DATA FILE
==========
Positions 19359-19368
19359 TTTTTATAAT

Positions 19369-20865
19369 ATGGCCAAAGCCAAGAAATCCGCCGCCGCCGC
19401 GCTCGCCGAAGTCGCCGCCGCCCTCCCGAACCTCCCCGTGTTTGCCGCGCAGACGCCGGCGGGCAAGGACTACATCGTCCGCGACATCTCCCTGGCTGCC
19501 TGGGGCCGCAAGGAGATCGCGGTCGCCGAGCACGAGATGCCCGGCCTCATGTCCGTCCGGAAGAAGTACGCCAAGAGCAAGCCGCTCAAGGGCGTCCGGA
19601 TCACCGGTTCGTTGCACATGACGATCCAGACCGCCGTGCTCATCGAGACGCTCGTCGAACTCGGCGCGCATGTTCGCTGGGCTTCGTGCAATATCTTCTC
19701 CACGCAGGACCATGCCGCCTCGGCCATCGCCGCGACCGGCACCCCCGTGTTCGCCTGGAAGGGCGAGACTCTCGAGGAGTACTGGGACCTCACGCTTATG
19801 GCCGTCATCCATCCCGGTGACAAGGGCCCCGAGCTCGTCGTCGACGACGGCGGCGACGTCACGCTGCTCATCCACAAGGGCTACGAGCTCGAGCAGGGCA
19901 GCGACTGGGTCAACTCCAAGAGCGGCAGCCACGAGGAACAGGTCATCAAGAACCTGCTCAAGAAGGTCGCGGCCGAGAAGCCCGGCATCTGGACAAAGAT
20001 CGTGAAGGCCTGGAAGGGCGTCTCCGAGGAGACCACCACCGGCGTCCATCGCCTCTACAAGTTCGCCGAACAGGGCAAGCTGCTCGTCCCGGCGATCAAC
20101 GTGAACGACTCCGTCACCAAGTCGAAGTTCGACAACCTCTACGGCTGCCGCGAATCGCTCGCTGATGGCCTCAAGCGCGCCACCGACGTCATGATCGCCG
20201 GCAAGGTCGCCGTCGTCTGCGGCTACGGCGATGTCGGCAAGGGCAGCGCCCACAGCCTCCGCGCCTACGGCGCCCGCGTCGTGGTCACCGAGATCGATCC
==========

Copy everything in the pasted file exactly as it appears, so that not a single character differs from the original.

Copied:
Positions 19359-19368
19359 TTTTTATAAT

Positions 19369-20865
19369 ATGGCCAAAGCCAAGAAATCCGCCGCCGCCGC
19401 GCTCGCCGAAGTCGCCGCCGCCCTCCCGAACCTCCCCGTGTTTGCCGCGCAGACGCCGGCGGGCAAGGACTACATCGTCCGCGACATCTCCCTGGCTGCC
19501 TGGGGCCGCAAGGAGATCGCGGTCGCCGAGCACGAGATGCCCGGCCTCATGTCCGTCCGGAAGAAGTACGCCAAGAGCAAGCCGCTCAAGGGCGTCCGGA
19601 TCACCGGTTCGTTGCACATGACGATCCAGACCGCCGTGCTCATCGAGACGCTCGTCGAACTCGGCGCGCATGTTCGCTGGGCTTCGTGCAATATCTTCTC
19701 CACGCAGGACCATGCCGCCTCGGCCATCGCCGCGACCGGCACCCCCGTGTTCGCCTGGAAGGGCGAGACTCTCGAGGAGTACTGGGACCTCACGCTTATG
19801 GCCGTCATCCATCCCGGTGACAAGGGCCCCGAGCTCGTCGTCGACGACGGCGGCGACGTCACGCTGCTCATCCACAAGGGCTACGAGCTCGAGCAGGGCA
19901 GCGACTGGGTCAACTCCAAGAGCGGCAGCCACGAGGAACAGGTCATCAAGAACCTGCTCAAGAAGGTCGCGGCCGAGAAGCCCGGCATCTGGACAAAGAT
20001 CGTGAAGGCCTGGAAGGGCGTCTCCGAGGAGACCACCACCGGCGTCCATCGCCTCTACAAGTTCGCCGAACAGGGCAAGCTGCTCGTCCCGGCGATCAAC
20101 GTGAACGACTCCGTCACCAAGTCGAAGTTCGACAACCTCTACGGCTGCCGCGAATCGCTCGCTGATGGCCTCAAGCGCGCCACCGACGTCATGATCGCCG
20201 GCAAGGTCGCCGTCGTCTGCGGCTACGGCGATGTCGGCAAGGGCAGCGCCCACAGCCTCCGCGCCTACGGCGCCCGCGTCGTGGTCACCGAGATCGATCC